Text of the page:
5. Rather than “silver bullet” thinking this requires people to give up 80% of their car trips! They have to adjust to light rail (probably with some travel smart guides involved), build a massive renewables sector and live with only 20% of their car km’s? (Which could probably be replaced by cycling with all the extra tram infrastructure required by their plan).
Once the petrol rationing starts, won’t society be screaming for many of the infrastructure improvements above, many of which will generate jobs just as the Hoover Dam did during the Great Depression? These plans might be “too little too late” to prevent serious societal pain, but that does not mean these plans will never come to fruition. The next few decades will see society ration fuel as builders cycle off to work on the local tram lines and New Urbanist centres springing up all over the place. As each project is finished, their will be incremental and permanent ‘negabarrels’ to oil consumption, and increasing economic returns on the investments made in rail and renewables.
I think you can only call it “amateurish” if you can demonstrate a fundamental economic or technical problem with their poster.
So “too little too late” does not mean “impossible ever”.
Unless some kid invents “Mr Fusion” overnight, this is just the way society will most probably go. As long as the ERoEI of renewables is as high as claimed, then I don’t see a problem with my kids generation heading towards a “clean green” electron economy… even if my own generation ends up car-pooling and cycling for the next decade or so.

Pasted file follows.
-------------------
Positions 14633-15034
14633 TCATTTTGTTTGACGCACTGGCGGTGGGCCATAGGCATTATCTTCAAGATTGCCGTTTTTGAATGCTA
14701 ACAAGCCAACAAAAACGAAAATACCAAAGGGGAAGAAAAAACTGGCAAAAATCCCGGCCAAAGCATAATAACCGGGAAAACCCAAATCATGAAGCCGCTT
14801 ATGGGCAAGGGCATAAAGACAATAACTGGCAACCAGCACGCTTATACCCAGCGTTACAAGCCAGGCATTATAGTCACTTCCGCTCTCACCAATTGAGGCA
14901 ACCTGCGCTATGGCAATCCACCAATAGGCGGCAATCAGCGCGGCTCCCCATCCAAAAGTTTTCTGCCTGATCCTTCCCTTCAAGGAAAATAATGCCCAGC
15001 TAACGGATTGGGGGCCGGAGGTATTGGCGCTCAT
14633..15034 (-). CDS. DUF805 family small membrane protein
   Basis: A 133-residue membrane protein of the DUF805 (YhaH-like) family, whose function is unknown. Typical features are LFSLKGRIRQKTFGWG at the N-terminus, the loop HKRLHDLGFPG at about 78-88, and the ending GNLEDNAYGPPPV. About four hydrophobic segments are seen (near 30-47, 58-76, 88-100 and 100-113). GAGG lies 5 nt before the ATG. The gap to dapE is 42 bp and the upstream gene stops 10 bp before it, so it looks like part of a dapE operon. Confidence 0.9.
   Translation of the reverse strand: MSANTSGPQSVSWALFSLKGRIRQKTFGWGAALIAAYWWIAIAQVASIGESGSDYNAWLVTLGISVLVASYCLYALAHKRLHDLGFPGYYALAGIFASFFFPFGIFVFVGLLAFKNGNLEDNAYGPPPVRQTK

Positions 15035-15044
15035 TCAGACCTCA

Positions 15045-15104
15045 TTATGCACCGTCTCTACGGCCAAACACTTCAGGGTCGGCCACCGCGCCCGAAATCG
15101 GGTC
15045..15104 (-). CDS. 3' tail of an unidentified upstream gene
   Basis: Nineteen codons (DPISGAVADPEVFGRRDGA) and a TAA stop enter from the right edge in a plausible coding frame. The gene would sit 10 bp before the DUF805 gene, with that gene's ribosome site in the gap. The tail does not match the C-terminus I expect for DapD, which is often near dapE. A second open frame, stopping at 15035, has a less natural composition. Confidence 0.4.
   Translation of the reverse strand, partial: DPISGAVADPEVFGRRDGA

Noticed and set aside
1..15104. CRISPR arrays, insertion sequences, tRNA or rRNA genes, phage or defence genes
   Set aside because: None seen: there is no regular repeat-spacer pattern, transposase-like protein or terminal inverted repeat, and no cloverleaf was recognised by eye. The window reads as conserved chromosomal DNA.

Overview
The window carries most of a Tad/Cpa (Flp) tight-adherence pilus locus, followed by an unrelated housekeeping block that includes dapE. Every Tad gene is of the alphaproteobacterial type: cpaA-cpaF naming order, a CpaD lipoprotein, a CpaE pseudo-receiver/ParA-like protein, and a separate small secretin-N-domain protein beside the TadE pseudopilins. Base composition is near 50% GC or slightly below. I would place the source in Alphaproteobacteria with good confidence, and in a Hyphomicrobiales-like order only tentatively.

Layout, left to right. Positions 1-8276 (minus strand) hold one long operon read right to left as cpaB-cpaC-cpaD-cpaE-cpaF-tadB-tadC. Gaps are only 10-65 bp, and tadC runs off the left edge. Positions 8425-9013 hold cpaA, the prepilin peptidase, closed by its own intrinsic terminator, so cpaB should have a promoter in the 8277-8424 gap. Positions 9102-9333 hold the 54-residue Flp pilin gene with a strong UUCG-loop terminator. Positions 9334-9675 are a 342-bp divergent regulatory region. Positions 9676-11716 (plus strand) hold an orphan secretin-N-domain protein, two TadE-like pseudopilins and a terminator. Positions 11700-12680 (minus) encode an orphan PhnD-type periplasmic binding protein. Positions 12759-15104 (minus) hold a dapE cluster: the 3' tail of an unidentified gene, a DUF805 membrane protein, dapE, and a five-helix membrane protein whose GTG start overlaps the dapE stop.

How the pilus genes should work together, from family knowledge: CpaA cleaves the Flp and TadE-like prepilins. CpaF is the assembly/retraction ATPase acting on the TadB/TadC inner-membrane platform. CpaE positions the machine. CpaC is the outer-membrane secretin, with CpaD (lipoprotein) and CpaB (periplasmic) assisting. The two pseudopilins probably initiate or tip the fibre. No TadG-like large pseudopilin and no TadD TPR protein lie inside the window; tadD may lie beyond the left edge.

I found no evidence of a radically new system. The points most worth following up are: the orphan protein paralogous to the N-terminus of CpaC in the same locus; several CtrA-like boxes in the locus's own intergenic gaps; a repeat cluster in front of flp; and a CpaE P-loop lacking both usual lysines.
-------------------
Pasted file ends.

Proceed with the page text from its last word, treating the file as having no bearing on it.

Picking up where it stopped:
The BZE team are sincere peak oil and global warming activists that recently arranged dozens of MP’s offices to be picketed in protest against the shonky carbon trading scheme. ASPO Australia plan seems to be trying to get the “top end of town” to recognise the reality of peak oil, and that’s all well and good. But in a very few years society will KNOW that peak oil is here. What then? There will be frantic search for solutions to very pressing problems, such as how the grain is going to come into Sydney, etc.
IF ASPO’s whole mission statement is “awareness of peak oil” but has no consensus on the “solutions”, then surely ASPO will become irrelevant as peak oil becomes self evident in a few very short years? That’s when more positive groups like BZE will dominate the public discourse on these matters.
This is where BZE’s 6 task-forces on solutions are important to engage before ASPO is marginalised by the self-evident fact of peak oil in 4 or 5 years. Remember, Victorian transport was only 1 part of their Zero Carbon Plan which they are honestly seeking more expert input into.
On the other hand, to be fair to some of Bruce’s objections, town planning expert Garry Glazebrook (see contact details and biography) emailed me this morning, also commenting on the Beyond Zero Emissions transport plan. Garry is the author of the 30 year plan for Sydney’s transport. (See Executive Summary PDF). He stated:
Great to have good ambitions…
But please have some realism.
See my 30 year plan involving lots of light rail, metros and heavy rail and buses – $40 billion worth – to double total pass-kms on public transport in this city.